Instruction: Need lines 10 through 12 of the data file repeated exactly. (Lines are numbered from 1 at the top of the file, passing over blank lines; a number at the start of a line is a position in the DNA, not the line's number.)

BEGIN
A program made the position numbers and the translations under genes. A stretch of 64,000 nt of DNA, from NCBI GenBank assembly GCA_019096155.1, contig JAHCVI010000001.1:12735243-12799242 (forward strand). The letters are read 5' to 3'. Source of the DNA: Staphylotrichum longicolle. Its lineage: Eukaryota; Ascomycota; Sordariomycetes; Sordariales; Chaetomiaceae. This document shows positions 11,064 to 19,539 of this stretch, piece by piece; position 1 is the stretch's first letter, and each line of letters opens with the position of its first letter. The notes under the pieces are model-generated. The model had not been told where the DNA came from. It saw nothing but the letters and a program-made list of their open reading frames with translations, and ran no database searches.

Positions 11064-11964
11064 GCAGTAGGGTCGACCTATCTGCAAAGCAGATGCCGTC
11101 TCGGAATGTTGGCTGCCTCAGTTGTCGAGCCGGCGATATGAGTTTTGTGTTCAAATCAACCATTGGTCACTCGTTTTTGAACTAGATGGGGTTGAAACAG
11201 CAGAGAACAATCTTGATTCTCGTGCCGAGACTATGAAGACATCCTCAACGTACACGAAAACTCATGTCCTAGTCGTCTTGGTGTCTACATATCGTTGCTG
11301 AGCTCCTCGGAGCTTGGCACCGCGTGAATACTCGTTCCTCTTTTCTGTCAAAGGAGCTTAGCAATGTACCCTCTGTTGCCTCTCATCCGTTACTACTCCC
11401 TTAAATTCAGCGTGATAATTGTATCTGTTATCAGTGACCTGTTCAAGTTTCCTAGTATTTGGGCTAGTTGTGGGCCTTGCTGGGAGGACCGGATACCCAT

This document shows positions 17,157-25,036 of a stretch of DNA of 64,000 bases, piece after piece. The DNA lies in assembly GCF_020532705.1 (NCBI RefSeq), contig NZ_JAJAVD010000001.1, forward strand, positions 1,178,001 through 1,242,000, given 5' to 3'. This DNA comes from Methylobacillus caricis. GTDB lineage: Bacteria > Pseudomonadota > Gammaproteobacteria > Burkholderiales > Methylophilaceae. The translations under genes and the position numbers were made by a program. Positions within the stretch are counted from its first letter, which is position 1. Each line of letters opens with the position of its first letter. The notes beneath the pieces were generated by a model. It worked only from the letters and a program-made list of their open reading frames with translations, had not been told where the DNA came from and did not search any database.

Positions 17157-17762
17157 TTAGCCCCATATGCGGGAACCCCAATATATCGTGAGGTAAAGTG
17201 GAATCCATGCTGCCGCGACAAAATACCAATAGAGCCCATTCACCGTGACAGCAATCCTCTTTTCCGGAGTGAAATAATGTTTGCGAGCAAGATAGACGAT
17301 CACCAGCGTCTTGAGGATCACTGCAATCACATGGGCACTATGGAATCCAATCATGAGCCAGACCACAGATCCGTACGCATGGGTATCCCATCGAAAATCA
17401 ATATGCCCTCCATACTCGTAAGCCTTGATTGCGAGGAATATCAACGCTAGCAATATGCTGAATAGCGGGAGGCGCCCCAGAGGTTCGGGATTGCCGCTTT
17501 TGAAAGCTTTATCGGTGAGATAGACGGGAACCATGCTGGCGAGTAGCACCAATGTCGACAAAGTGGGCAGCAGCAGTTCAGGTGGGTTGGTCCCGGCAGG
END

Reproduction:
17157 TTAGCCCCATATGCGGGAACCCCAATATATCGTGAGGTAAAGTG
17201 GAATCCATGCTGCCGCGACAAAATACCAATAGAGCCCATTCACCGTGACAGCAATCCTCTTTTCCGGAGTGAAATAATGTTTGCGAGCAAGATAGACGAT
17301 CACCAGCGTCTTGAGGATCACTGCAATCACATGGGCACTATGGAATCCAATCATGAGCCAGACCACAGATCCGTACGCATGGGTATCCCATCGAAAATCA